Pét-nat – pronounced „pet-naa“ – is short for Pétillant Naturel, which in English simply means „naturally bubbling“. It is a return to the old, original tradition of sparkling wine production. Pét-nats stand for authentic craftsmanship in mostly small quantities and for a natural handling of wine.
Regardless of whether white, red or rosé, the wines are often cloudy thanks to unfiltered bottling and thus differ visually from the often impeccable mass-produced products from the large Prosecco and Champagne houses. Most pét-nat producers work their vineyards according to organic or even biodynamic methods.
It is thanks to the use of natural yeast and bottle fermentation that pét-nat wines display a wide range of exciting aromas. Pétillants are not exclusive, uniform sparkling wines, but accessible wine experiences (usually in the $20-30 range) that offer unfamiliar taste experiences and high drinking fun.
Pét-nat brings the sparkling wine back to where it has always belonged: Right in the middle of the dining table. Uncomplicated, authentic and exciting.
How is pét-nat different from champagne?
Unlike champagne, pét-nats do not undergo a second fermentation, in which sugar and yeast are added to the champagne wines. In pét-nat production, the natural fermentation is interrupted, the wine is bottled and finishes fermentation in the bottle. In France, this is also called the «méthode ancestrale» of sparkling wine production (you will find this term on the label sometimes).
The pét-nats also have less pressure and therefore appear lighter, with an often less pronounced perlage. Their pressure in the bottle is usually 2.5-3 bar, while champagne comes in at 5-6 bar. The alcohol content is also often lower than in other sparkling wines.
The packaging also often differs in one important detail: Champagne is closed with the characteristic, large corks. Pét-nats, on the other hand, are usually crowned with a modest crown cork – similar to a bottle of beer or cider.
Pétillants are, to some extent, the „quick & dirty“ version of sparkling wine. While classic champagne requires several years of ageing, pét-nats are released younger and often tastes wilder and more open than champagne. Thanks to the bottle fermentation, pét-nats are usually completely fermented and dry (broody), but often a charming touch of sweetness remains in the wine.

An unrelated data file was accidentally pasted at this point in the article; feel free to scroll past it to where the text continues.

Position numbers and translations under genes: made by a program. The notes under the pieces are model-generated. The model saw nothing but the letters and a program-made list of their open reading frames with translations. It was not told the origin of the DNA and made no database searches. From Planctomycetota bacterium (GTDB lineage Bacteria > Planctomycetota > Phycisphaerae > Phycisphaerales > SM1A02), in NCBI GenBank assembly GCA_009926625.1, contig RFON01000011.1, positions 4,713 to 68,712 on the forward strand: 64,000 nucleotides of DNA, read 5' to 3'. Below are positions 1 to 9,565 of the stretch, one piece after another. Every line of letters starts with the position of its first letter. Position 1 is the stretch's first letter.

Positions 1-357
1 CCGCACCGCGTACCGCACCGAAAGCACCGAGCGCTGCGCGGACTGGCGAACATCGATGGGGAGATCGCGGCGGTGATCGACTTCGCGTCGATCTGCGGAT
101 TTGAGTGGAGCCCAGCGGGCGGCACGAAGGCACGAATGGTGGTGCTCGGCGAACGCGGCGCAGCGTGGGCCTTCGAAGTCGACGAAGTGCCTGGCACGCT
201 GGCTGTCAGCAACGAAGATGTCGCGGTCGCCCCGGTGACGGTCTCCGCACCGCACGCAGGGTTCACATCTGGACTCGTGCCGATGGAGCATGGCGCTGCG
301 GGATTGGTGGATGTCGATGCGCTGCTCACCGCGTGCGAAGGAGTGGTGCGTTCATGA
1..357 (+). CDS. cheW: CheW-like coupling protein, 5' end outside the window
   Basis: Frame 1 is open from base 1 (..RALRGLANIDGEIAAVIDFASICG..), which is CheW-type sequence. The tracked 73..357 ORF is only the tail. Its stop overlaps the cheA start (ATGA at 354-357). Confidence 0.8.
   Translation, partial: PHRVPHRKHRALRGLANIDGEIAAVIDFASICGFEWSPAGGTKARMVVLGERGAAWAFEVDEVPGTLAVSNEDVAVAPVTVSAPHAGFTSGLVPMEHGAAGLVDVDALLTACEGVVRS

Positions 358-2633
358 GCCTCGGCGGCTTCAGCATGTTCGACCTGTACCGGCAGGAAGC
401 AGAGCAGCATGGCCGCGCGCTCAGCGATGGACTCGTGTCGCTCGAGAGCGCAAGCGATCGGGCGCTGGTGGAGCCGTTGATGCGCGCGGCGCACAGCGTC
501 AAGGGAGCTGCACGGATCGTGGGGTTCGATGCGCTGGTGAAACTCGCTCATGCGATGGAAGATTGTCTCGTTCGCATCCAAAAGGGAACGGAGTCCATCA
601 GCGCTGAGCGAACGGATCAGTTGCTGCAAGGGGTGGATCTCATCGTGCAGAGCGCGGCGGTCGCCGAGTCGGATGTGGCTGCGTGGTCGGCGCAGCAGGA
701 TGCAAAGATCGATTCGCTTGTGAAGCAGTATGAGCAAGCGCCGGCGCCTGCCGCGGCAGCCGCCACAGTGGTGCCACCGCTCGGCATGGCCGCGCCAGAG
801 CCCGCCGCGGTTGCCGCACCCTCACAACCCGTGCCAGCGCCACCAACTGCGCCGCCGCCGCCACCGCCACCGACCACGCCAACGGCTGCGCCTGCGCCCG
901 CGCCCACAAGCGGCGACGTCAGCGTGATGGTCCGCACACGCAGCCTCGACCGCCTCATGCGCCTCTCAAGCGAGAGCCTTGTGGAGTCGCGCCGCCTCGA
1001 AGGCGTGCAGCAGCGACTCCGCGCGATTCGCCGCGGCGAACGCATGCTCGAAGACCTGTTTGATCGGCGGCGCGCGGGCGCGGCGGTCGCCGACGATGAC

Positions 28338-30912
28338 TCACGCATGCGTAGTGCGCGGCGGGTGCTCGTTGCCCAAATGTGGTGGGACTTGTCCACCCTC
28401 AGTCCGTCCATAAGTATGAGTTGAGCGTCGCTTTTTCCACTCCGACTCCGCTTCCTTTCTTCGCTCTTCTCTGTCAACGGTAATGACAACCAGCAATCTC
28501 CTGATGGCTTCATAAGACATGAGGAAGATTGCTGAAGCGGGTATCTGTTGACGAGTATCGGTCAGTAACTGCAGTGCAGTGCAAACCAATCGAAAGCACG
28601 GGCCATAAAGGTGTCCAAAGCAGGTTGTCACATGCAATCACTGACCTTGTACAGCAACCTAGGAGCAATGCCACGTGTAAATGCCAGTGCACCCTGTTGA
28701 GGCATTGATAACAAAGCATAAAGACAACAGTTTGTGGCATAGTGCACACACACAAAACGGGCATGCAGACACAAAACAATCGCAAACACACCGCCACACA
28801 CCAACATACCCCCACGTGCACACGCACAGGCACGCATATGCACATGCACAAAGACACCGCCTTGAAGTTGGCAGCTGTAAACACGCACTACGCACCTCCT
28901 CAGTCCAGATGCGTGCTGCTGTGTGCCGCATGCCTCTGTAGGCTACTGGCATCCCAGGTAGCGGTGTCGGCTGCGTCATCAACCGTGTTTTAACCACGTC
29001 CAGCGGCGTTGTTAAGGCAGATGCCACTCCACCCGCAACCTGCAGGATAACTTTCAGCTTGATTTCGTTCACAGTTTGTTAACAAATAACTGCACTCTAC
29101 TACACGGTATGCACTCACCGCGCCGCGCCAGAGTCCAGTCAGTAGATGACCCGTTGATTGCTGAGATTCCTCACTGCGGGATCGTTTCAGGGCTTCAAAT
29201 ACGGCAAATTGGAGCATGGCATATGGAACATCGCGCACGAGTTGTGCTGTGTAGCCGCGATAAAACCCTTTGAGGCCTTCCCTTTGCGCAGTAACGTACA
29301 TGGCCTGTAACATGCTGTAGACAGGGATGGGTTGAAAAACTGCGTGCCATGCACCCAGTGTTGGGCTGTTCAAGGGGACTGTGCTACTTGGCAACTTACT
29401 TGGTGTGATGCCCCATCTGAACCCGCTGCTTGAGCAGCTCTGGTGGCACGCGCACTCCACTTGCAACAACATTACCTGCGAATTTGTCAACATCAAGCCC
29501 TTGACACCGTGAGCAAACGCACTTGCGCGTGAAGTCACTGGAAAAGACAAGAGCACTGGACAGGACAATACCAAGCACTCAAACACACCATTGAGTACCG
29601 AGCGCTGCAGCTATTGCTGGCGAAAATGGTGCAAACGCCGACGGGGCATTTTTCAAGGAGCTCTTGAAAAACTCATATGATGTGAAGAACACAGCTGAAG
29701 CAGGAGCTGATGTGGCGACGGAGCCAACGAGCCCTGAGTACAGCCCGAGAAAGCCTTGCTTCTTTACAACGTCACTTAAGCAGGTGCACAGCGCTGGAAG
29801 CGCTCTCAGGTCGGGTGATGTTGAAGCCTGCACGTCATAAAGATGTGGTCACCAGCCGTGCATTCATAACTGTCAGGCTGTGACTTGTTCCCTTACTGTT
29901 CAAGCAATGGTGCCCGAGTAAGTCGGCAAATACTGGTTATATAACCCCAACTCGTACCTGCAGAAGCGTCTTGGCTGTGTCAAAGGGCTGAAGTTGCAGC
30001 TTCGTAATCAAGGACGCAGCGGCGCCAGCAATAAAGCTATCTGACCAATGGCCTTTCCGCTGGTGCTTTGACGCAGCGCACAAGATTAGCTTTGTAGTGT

«The flaws in some natural wines glare more because they are not typical in the modern age, when technology and artifice can eliminate issues like excessive volatile acidity or barnyard aromas that come from unwanted yeast strains. But to me, the tedious insipidity of many processed wines is just as much a flaw. Yet these pétillants, an almost completely random category where anything goes, showed very few flaws. They were not only easy, approachable and refreshing, the best had resonance, depth and length. And they were diverse.»
-Eric Asimov, New York Times wine critic
What is pét-nat? The definition at a glance
- Traditional sparkling wine method
- Simple bottle fermentation with natural yeasts, without adding sugar
- Fine carbonic acid, often cloudy appearance
- Natural production in small quantities
- Unusual, funky aromas
- Moderate alcohol content of 9-12%.
Where can I buy pét-nat?
You can find them in natural wine bars, online shops or local wine boutiques (just ask for “pét-nat” – salespeople and sommeliers will know what you mean and guide you to a good bottle). Also, many restaurants have it on their by-the-glass list.
How do I know it’s pét-nat?
Most bottles specify pétillant naturel or méthode ancestrale on the label. Many also play with the term, labelling it „pitt-nat“, „pet-NOT“ etc. A crown-style cap, artsy label and cloudy wine inside the bottle is also often a good indicator.
What will pét-nat cost?
You don’t need to rob a bank to enjoy pét-nat – this isn’t a high roller like Champagne. Pét-nat’s lower price (mostly around $20-30) makes it affordable and adds to the fun.
When should I drink pét-nat?
Not all pét-nat bottles specify an exact year of the vintage (those are NV, or nonvintage). But even when there are some examples that have improved with cellaring over 3-4 years, this isn’t a wine meant to go dusty in your basement. Drink it sooner rather than later.